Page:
- Publisher: London: John Norton and John Bill, 1606.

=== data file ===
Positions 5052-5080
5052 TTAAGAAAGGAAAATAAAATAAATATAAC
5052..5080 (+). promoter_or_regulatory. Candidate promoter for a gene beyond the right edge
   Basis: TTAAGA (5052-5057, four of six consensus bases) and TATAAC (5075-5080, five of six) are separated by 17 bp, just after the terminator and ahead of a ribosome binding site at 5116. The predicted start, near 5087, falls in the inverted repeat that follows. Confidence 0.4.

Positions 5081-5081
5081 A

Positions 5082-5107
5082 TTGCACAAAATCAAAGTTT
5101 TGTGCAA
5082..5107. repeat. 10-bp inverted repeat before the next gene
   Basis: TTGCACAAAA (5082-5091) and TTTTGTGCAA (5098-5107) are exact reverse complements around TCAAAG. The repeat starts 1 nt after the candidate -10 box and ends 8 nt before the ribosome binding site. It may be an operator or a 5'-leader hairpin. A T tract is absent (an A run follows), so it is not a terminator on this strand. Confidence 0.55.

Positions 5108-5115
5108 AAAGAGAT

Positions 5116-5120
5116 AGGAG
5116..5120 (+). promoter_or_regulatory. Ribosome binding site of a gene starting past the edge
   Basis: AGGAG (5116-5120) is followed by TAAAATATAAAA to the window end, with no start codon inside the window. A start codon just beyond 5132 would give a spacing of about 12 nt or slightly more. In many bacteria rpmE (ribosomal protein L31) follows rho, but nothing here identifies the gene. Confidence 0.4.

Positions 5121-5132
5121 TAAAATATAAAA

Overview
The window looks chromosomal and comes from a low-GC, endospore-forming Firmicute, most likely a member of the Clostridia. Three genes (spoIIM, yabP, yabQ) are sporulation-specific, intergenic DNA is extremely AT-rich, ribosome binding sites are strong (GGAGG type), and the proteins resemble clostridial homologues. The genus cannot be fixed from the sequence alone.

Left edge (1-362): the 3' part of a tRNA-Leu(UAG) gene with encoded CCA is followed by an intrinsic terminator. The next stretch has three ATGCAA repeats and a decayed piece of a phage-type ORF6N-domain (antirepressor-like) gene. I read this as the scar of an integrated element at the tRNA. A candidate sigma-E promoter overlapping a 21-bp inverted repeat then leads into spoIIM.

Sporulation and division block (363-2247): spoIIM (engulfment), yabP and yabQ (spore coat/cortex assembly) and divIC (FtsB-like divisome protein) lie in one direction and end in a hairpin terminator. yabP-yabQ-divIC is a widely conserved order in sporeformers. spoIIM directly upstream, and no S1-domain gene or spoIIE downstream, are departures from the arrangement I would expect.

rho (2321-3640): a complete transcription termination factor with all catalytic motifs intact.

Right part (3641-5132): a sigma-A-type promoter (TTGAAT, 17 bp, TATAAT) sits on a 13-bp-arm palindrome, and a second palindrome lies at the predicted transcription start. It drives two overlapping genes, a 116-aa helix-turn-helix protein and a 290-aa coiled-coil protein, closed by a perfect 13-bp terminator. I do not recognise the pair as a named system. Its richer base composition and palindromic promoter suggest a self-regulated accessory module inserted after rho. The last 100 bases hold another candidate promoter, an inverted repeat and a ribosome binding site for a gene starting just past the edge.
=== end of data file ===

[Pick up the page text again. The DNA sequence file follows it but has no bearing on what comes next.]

London: John Norton and John Bill, 1606. 2 parts in one volume. Folio (18 x 12 inches). 2 hand-colored engraved title-pages, arms of James I, epitaph, portrait, small globe on final verso, and 157 (of 161) hand-colored double-page engraved maps, some HEIGHTENED IN GOLD, the "Life" of Ortelius here bound after the dedication (without 4 maps, Koeman numbers 19, 71, 152, 154 - two from the main atlas “Valentia” and “Italie”; and two from the “Parergon” “Tempe Thessalica” and the second map of the “Foundation and Order of the Germane Empire in the West”, some expert marginal repairs to the title-page and dedication, preliminary leaves and upper outer corners of first 10 maps, occasional minor spots or areas of abrasion, repaired tear along fold of map 157, repaired loss at edge of final leaf). Late 17th-century English panelled black goatskin, elaborately tooled in gilt and blind, both covers with triple border enclosing owner Elizabeth Cairnes's name, cornerpieces incorporating acorn tools, further ornament with urns and flowerheads (expertly rebacked to style). Provenance: front cover gilt-lettered Elizabeth Cairnes (d.1731), wife of Sir Alexander Cairnes; and by descent, through her granddaughter, the wife of the 1st Lord Rossmore, to the 7th Lord Rossmore. THE RARE ENGLISH EDITION OF ORTELIUS'S "THEATRUM", based on the Latin edition of Ortelius's atlas, published by Vrients in 1603. Before sending the plates from Antwerp to England, the versos were erased, the English text then being printed at the Eliot's Court Press by Bradwood. The likely translator of the text from Latin into English is William Bedwell (1561-1632). With 161 maps and further five engraved plates, the English "Theatrum" was "the tallest volume printed in England up to that date... also the largest collection of intaglio prints in a single book yet published in England" (Skelton). Truusje Goedings, renowned expert in Dutch colourists of the 17th-century, writes of this copy: "Very de-luxe coloured copy, contemporary coloured and heightened with gold and silver by one hand. The printer's borders, initials and vignettes in the text were also coloured, these more sober. Gold has been applied to several maps, including the lettering on some. Vrients took prints of the copperplates himself for the whole English edition of ca. 160 maps and plates (Parergon and Add. included), and sent these to the London publisher Norton. Norton printed his English version of the text on verso, and had all maps bound into one volume, creating herewith the tallest volume with the largest amount of prints existing at the time in England. Coloured copies will have been very costly, let alone de-luxe coloured copies. Therefore, Norton will have organized the colouring in England. It was too costly to have it done in advance in Flanders. He will have arranged a master-model, a good coloured copy obtained from Vrients in loose sheets. The colouring of this de-luxe copy is clearly based on the Flemish style, with full colouring in warm hues variating in transparancy and combinations, though it is less monumental and somewhat more precise. This might be due to regional preferences but also to a slightly less routined, so a more careful handling, which gives this colouring an extra value. Evident English traits are the brighter and lighter use of pigments, and especially the use of a different green pigment in a brighter hue. This green is often seen in coloured maps of English provenance. It has been preserved much better than the somewhat heavier green applied in the Dutch Ortelius-editions that often turned into brownish yellow. The warm colour schemes and handling of the colours indicate a colouring around the time of publishing - and not in the time of the actual private binding dating from the end 17th century" (Truusje Goedings). "All the elements of the modern atlas were brought to publication in Abraham Ortelius' "Theatrum Orbis Terrarum". This substantial undertaking assembled... the best available maps of the world by the most renowned and up-to-date geographers... each of Ortelius' maps was engraved specifically for his atlas according to uniform formats" (Shirley). Ortelius first published his "Theatrum…", arguably the first atlas in the modern sense of the word, in 1570, with 70 seventy copper engravings on fifty-three double-folio pages. A businessman native to Antwerp, Ortelius compiled the best existing maps, re-engraved them on a standardized format, and included them with the text in one volume. But, by 1570, he had been dealing in maps and charts for more than twenty years. The death of Ortelius' father in 1535, who had been a wealthy merchant, seems to have placed his family in financial difficulties. When Ortelius was as young as 19 he is recorded as having joined the Guild of St. Luke as 'afsetter' "or colourist of maps and prints. He seems to have reached a very advanced level of skill in this craft, as some customers continued to insist on buying atlases coloured by him personally at a time when he had already developed into a publisher and cartographer/merchant… Ortelius [also] became a trader in books, prints and maps. Much of this trading had to do with the house of Plantin [subsequently publisher of the 'Theatrum']…Soon he was attending the book fair in Frankfurt to buy and sell books, maps and prints for others as well as for himself. He first met Gerard Mercator there in 1554, which marked the state of a life-long professional relationship and personal friendship… " (van den Broecke page 14). Through his work Ortelius became quite the cosmopolitan, he travelled extensively to France, Germany, Switzerland, Austria, Hungary, Italy, England and Ireland, and as a result had command of several languages. With the publication of the "Theatrum" came tremendous success and wealth. Giving full credit to the original cartographers, the "Theatrum" was so successful that it was printed three times in 1570 alone. In 1574 Ortelius retained the position of Royal Cosmographer to Phillip II and was given a fine gold necklace, worth 1000 ducats. Between 1570 and 1612 the atlas was published in 42 editions and the 7 languages: Latin, German, Flemish, French, Spanish, English and Italian. From the distinguished library of Elizabeth Cairnes, the wife of Sir Alexander Cairnes (d.1732), the 1st Baronet, a banker in Dublin and London, and Member of Parliament for County Monaghan (1707-27) and the borough of Monaghan (1727-32). Sister of Sir Nathanial Gould, Lady Cairnes was evidently a notable bibliophile; her bookplate was engraved by Louis du Guernier around 1715, and has been cited as an early example of allegorical bookplates. Purchased at Christie's 17th November 2004, lot 124. Koeman/Van der Krogt, III, 31:5. Catalogued by Kate Hunter.